It’s no secret that retention rates have been an ongoing issue for Blackburn. Director of Institutional Research Kristi Nelms stated that the national average of retention rates is 72% for first-time, full-time students between their freshman and sophomore year. Blackburn’s rate is 65% for the cohort fall 2014 and who returned in fall 2015.
Haley Cohan left after the first semester of her junior year at Blackburn. She now attends Southern Illinois University Edwardsville as a criminal justice major and is graduating in May. “I loved Blackburn and I still do, but there was something about it that wasn’t right for me,” Cohan said. She went on to explain that while she appreciated the Campus Activities Board events, there were too few things to do on campus and there was nothing to do in town. With such a small student body, it is hard not to know everyone. “Since [Blackburn] was so small it felt like high school and I was looking for something greater,” said Cohan. “Also you would know everyone and everyone would know your business. Nothing could ever be kept a secret but at the same time it was a great community.”
Kellie Phillips decided to leave Blackburn and her pursuit of her communications degree to go to Northern Illinois University, where she graduated with a degree in organizational corporate communications in May 2015. Phillips stated, “The main reason I left is because Blackburn was my safe choice. I went there because I didn’t know where else to go and I didn’t want to go to community college. It was close to home (Jerseyville, IL) so I just went with it. I also had the intention of entering the education program and very quickly found out that it wasn’t my cup of tea. I found a program I did like at NIU and I had more options since it is such a larger university. Plus, I had a larger job market to work with. But I definitely don’t regret going to Blackburn. It was a kickass school and I met some amazing people there.”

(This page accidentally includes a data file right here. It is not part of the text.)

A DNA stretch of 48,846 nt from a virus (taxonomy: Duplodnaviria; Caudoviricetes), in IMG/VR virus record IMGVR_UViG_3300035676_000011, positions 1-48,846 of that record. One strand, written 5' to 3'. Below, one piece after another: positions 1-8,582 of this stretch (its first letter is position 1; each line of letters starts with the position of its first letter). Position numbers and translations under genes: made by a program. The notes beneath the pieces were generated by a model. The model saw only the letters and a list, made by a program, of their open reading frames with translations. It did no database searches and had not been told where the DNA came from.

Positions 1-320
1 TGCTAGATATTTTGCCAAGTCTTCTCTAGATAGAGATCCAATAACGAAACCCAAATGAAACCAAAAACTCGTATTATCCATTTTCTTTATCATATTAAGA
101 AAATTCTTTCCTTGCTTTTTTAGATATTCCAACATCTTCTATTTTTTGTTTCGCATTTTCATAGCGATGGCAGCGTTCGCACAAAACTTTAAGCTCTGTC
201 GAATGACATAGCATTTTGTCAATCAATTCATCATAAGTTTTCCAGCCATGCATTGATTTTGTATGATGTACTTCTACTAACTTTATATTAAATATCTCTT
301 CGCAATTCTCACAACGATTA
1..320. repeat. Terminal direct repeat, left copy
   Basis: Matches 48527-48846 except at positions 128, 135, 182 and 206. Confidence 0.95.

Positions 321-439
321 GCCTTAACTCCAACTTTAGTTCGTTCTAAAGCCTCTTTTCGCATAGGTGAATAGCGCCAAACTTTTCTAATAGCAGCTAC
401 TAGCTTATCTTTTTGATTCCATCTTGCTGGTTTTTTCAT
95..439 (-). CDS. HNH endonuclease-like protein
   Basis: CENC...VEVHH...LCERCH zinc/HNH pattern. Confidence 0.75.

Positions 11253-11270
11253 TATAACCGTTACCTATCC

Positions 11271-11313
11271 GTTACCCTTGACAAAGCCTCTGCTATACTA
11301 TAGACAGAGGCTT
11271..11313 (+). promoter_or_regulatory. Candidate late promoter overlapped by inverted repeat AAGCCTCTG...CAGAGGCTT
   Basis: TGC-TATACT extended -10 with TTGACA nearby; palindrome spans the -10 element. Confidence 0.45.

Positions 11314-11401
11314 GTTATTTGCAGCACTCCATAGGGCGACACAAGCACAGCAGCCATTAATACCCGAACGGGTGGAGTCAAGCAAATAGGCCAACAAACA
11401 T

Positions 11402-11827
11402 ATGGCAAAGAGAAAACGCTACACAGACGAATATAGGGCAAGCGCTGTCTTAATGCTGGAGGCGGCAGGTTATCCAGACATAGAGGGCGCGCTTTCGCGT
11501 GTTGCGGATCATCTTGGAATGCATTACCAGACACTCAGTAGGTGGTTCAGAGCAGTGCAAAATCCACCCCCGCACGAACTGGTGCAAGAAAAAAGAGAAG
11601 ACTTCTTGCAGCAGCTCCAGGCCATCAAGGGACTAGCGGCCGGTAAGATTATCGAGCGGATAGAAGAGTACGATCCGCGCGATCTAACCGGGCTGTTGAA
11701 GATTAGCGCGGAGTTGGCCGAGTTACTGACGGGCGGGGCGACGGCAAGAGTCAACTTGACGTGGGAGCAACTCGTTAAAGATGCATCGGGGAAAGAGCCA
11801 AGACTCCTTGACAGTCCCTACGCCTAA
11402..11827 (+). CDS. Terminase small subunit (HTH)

Marcus Watt left Blackburn after his freshman year. He was studying computer science then switched to sports management. Watt offered a few reasons as to why he left, those being the disrespect he believes he suffered from his advisors, the poor conditions of academic and dorm buildings, the issues of having to work if you lived on campus (though he stated he understands why). Watt stated, “The biggest reason I left is because I believe there is a huge drug abuse problem at Blackburn.” Watt is currently getting his associate of arts in business from Truman University and plans on transferring to St. Cloud State University to get a degree in recreational sports and business management.
Dean of Students Heidi Heinz stated that she has heard several reasons pertaining to why students leave Blackburn. The list of reasons includes a long laundry list about family issues, personal reasonings, lack of financial support and many more. Heinz was unaware of a few of the reasons that Cohan, Phillips and Watt gave. She had no comment about these.